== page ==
The Chemical Hazard and Alternatives Toolbox (ChemHAT.org) website has a summary of worldwide regulation schemes for chemical regulation. The summary is somewhat dated, as it refers to things that happened in 2012 but anticipates changes that have since taken place, in 2015 and 2016.
The European Union’s Registration, Evaluation, Authorisation and Restriction of Chemical substances (REACH) has the feature of requiring chemical manufacturers or importers to supply information about their products and prove that they are safe, instead of placing that burden on government agencies to examine each chemical involved and assess its safety. It also has an active component requiring substitution of other chemical or processes when dangerous chemicals are in use. China’s Ministry of Environment Protection has a recent chemical regulation program, enough like REACH that it is sometimes referred to as “China REACH.”
The Canadian Environment Protection Act (CEPA) follows a common pattern of requiring the government to categorize all chemicals in use. Chemicals that met some hazard criteria were subjected to a Chemicals Management Plan. Approximately 200 chemicals on a high priority list were to be examined using information supplied by manufacturers and imports.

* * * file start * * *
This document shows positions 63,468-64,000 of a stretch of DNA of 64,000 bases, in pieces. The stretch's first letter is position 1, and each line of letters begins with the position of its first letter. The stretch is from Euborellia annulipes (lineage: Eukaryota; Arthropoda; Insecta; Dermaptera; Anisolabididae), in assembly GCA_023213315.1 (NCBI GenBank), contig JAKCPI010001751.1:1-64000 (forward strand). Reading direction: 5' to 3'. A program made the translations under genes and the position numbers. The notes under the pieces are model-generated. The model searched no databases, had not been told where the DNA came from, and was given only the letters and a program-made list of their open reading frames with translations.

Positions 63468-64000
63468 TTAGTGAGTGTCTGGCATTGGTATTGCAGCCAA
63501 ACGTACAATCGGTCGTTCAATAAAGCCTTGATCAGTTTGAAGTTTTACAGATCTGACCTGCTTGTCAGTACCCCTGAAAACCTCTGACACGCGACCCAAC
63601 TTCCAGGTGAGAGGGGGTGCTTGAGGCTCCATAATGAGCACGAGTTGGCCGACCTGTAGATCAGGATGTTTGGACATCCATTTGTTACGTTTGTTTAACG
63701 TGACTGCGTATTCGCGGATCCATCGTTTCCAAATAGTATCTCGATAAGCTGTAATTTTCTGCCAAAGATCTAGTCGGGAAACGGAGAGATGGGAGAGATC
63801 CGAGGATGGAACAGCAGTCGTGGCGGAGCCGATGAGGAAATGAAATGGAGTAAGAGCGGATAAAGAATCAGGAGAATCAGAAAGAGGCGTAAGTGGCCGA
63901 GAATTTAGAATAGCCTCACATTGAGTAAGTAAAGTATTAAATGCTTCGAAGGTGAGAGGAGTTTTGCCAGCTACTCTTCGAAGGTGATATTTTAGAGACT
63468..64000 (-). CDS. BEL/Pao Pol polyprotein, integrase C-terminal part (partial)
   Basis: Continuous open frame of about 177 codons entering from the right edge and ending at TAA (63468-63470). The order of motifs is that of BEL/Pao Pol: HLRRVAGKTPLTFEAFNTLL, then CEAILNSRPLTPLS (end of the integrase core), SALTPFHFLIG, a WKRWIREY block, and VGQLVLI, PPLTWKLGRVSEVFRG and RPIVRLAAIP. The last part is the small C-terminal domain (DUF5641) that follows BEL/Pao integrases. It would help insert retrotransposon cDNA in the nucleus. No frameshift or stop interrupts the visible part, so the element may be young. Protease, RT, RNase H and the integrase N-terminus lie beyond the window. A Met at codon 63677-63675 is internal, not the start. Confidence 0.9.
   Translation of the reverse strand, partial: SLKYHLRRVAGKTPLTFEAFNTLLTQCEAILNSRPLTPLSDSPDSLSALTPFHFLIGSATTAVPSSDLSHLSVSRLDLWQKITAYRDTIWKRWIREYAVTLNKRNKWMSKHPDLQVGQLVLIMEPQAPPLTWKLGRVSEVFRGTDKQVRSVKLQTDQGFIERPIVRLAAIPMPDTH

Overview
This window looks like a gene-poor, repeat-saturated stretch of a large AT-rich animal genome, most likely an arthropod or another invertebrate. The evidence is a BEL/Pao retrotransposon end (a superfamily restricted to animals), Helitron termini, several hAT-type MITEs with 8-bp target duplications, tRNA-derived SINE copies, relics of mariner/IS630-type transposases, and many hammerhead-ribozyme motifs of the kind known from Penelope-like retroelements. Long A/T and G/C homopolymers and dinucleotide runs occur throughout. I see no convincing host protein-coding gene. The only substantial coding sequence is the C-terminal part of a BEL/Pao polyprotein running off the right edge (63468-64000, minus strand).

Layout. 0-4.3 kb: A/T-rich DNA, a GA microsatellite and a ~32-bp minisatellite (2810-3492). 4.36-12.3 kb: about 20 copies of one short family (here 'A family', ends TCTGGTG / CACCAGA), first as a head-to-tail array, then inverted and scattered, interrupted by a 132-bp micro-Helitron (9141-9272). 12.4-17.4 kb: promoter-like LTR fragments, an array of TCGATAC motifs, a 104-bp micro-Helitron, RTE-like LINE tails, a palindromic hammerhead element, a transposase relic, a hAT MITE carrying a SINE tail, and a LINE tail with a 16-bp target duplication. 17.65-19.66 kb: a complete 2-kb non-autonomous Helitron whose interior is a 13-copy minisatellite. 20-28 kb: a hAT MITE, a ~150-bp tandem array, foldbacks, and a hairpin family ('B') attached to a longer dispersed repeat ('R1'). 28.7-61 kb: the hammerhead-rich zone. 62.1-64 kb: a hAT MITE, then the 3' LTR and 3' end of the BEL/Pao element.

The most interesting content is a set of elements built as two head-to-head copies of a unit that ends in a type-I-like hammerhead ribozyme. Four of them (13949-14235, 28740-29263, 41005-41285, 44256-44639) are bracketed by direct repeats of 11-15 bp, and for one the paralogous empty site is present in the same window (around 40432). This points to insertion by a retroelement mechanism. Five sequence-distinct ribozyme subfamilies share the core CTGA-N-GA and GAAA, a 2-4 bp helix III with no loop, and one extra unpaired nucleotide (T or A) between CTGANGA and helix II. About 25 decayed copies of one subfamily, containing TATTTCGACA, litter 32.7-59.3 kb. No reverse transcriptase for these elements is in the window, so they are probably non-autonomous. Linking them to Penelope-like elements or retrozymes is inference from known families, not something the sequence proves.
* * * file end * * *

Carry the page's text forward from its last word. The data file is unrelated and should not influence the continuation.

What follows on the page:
The United States has been in a process of revising its Toxic Substances Control Act (TOSCA). The original act was perceived as toothless by some advocates. Its process for evaluating new substances lagged far behind manufacturers and the market. Legislation amending TOSCA has been passed and the Environmental Protection Agency has begun evaluating tens of thousands of chemicals in the US market seeking to identify and regulate the most hazardous first.
In the years 40 years between the first adoption of TOSCA in 1976 and its eventual revision, some US state governments have passed legislation regulating chemicals. California has a broad chemical regulatory law in place, and in 2012 over half the states were considering legislation regulating toxic chemicals.
Some efforts to assess and regulate chemical hazards take place outside governments. The World Health Organization and United Nations Environmental Program are both working to inform and promote chemical safety efforts. In addition, international conventions have met on such topics as hazardous waste, informed consent prior to use of hazardous chemicals, and persistent organic pollutants. In 2002 the World Summit on Sustainable Development affirmed a goal of eliminating the dangers of toxic chemicals by 2020.
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